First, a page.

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Windows Hello Biometric Login Coming Soon to Apps, Websites

by Elmer Montejo on April 01, 2016

Windows Hello screen

Windows Hello, the Microsoft face, fingerprint and iris recognition technology that debuted with Windows 10, is about to widen its reach beyond your PC. Microsoft has revealed plans to provide Windows Hello code to developers so that they can integrate the personal recognition technology into their apps and websites.

Few devices currently support Windows Hello’s face-reading biometric login technology, since only devices loaded with Intel’s depth-sensing RealSense 3D camera currently work with it. Microsoft says more devices that can read both your fingerprint and your face are coming soon.

Windows Hello is a truly convenient way to log in to your computer. Once you teach it one time to recognize your face, all you’ll need to do to log into your Windows PC is look at its camera. To set up Windows Hello on your Windows 10 machine, follow Microsoft’s step-by-step guide.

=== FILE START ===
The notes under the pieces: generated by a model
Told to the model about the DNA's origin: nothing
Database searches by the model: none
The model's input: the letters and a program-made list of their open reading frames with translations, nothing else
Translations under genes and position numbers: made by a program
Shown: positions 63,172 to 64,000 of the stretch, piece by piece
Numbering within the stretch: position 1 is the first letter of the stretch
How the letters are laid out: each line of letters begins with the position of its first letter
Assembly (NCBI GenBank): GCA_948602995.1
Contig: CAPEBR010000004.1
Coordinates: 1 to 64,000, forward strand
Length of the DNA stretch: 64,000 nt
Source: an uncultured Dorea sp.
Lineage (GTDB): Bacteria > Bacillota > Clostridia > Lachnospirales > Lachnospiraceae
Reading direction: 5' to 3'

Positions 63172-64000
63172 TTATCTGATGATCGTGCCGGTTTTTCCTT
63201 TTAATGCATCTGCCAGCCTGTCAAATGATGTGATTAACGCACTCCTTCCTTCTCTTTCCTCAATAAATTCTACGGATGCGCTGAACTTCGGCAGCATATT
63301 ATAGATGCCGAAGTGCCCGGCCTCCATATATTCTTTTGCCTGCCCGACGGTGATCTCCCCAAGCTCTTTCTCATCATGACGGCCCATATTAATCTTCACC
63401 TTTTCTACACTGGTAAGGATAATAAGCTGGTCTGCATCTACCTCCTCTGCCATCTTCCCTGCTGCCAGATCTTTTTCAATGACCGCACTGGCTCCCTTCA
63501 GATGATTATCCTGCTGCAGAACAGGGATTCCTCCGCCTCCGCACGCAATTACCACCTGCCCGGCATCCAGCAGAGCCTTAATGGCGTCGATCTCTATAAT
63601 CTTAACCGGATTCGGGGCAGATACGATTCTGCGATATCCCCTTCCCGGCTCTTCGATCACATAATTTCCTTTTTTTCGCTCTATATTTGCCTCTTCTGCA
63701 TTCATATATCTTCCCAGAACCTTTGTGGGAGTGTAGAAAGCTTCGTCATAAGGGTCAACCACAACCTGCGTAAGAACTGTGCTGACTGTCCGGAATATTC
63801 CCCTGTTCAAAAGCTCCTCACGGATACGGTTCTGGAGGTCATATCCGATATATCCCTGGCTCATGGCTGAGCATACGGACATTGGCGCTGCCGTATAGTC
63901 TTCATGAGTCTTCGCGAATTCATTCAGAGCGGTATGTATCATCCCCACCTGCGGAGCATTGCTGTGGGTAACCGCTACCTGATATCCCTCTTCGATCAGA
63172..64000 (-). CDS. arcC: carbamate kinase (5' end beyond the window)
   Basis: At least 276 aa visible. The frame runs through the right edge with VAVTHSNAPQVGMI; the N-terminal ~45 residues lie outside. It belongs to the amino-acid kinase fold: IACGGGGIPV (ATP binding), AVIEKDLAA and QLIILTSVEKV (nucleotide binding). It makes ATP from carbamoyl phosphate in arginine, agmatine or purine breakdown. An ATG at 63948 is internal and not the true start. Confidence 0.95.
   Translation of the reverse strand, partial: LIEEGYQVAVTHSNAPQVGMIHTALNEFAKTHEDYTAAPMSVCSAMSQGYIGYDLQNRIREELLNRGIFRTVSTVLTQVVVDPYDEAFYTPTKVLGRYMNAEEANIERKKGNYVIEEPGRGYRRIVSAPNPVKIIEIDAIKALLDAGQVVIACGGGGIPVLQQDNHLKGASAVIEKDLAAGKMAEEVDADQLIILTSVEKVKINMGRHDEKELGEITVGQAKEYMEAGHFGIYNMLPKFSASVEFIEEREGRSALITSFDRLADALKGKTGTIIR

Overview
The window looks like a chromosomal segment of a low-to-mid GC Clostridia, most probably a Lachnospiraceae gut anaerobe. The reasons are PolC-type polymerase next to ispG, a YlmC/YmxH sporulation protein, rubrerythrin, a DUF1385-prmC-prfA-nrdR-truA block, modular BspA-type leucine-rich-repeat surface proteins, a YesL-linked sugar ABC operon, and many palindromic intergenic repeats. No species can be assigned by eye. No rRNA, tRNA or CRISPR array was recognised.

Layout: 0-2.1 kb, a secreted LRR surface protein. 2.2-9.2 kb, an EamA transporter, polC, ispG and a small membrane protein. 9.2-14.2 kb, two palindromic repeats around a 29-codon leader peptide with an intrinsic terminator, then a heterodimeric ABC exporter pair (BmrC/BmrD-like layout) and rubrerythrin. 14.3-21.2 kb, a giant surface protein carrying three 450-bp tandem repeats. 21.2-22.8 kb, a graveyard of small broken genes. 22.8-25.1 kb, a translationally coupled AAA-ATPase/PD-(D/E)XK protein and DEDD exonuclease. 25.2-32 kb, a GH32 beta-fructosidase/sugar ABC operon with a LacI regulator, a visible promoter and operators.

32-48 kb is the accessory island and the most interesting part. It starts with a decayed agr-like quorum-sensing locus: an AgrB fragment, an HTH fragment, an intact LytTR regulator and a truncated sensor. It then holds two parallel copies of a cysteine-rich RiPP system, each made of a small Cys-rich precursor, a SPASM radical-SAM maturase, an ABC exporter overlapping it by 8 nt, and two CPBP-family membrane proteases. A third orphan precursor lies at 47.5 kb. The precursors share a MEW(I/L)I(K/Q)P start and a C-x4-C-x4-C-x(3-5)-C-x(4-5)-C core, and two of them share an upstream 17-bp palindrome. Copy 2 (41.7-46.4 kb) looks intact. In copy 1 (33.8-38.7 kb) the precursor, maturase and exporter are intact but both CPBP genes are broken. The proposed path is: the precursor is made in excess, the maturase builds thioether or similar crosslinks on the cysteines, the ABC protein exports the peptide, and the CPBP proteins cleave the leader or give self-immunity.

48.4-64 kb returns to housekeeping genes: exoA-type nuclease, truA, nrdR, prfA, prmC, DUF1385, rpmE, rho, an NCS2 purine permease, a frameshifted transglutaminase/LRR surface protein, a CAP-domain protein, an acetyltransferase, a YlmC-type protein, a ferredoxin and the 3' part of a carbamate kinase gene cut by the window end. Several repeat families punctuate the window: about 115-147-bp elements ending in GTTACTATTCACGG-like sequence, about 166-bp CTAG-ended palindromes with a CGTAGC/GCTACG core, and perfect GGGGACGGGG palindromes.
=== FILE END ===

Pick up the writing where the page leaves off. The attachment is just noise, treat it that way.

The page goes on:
Now imagine that same convenience available to devices, apps and browsers such as Microsoft Edge. The impact will be huge. No longer will you need to remember different passwords for your various accounts (assuming you don't unsafely use the same password for all your accounts). With Windows Hello gaining wider adoption, all you'll need is your face — and a supported device, of course.

So far, Windows Hello support exists only for Windows apps. That’s going to change this summer. Microsoft announced at its Build 2016 conference that an improved version of its upstart browser, Microsoft Edge, will include support for Windows Hello. The upgraded browser will be one of the major features of the Windows 10 Anniversary Update Microsoft will release for free to all Windows 10 customers this summer.

The update will make Microsoft Edge the first and only browser carrying native support for biometric technology with supporting sites. That's not likely to remain the case for long. According to Microsoft, Windows Hello is compatible with the FIDO 2.0 standard, so in theory, it can work with any browser.

[Image credit: Windows Experience Blog]


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